2. Things that bring me joy. I love reading and crafting. I love exercising and cooking. I would be disoriented without those things in my life, and they’re a part of my regular rhythm. I also love watching Christmas movies (especially with others) and Christmas parties, so those will definitely make the cut this year. But I don’t love stressful Christmas shopping or spending a lot of time outside in the cold. No, thank you.
  3. Sanity-savers. I’m an introvert, and that means I can’t function without enough alone time to recharge. In the midst of the holiday season, that can be challenging, but I know I have to set aside time to read, rest, and recuperate in solitude.
  4. Things that align with my purpose or goals. If I’m presented with an opportunity to take part in something I really believe in, something that fits my personality and gifts, then I will say yes. If my plate is already full, or if something sounds good but not great, then I’ll pass and let someone else who is better suited for it step up.
  5. Spur-of-the-moment things. I struggle with spontaneous plans, mostly because I usually have mentally committed to something else, even if it’s just a night at home to read by myself. That being said, these things get fit in when I do have time (especially if they bring me joy and align with my goals), and I pass on them when I have other things planned without feeling guilty.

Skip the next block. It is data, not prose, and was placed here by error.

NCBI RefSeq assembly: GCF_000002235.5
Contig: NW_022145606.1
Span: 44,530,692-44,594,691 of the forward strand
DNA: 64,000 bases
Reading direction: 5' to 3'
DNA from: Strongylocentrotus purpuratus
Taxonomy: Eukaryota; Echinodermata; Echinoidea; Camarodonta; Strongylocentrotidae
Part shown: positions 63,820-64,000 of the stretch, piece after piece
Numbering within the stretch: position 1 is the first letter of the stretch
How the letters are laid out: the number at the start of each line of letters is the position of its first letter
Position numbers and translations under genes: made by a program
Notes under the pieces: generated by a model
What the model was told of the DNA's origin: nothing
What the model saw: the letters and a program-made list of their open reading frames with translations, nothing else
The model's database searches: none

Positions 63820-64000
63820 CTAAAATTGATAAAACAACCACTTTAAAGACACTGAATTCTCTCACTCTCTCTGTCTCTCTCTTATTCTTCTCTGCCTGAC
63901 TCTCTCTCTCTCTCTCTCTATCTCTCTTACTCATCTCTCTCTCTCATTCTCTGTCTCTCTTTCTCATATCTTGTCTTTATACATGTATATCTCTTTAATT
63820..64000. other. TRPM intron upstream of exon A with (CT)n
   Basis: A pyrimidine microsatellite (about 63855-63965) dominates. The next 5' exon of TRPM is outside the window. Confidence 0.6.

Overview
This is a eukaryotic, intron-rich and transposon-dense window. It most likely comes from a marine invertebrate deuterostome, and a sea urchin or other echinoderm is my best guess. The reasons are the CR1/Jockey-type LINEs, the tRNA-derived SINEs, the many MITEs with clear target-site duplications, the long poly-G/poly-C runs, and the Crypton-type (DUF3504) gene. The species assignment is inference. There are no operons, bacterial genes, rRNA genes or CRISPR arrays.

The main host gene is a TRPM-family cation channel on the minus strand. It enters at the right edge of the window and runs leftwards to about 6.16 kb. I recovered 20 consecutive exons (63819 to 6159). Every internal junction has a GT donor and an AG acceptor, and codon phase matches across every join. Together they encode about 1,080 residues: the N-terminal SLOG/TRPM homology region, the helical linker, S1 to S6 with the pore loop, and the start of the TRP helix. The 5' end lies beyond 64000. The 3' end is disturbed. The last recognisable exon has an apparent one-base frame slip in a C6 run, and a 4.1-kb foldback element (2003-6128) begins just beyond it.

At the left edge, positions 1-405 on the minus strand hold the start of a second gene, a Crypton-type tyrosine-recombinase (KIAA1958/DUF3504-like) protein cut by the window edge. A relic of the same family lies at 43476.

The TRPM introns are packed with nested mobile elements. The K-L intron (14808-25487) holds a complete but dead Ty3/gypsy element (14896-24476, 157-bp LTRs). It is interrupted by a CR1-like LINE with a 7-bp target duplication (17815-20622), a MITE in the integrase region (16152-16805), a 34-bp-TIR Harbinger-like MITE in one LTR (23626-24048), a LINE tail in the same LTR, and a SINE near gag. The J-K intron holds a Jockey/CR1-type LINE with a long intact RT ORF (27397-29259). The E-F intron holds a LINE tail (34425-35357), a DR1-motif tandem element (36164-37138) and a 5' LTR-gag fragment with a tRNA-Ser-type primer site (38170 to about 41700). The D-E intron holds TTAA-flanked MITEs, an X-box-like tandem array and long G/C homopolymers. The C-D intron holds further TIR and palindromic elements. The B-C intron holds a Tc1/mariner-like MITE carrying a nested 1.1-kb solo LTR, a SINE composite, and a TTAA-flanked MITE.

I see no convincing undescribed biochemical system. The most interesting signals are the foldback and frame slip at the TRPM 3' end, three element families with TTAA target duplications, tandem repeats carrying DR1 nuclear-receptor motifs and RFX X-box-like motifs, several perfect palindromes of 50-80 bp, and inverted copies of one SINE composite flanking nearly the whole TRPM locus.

6. Things that can wait. There are things around the house that I would really love to check off my list. But they aren’t necessary for having a wonderful holiday season, so I’m pushing them to the back burner. No painting the kitchen cabinets this month.
  7. Everyday housekeeping. Starting with (but not limited to) actual housekeeping. I will say “yes” to the basic things to keep my house clean but not stress about having it picture-perfect or let it get in the way of my hospitality.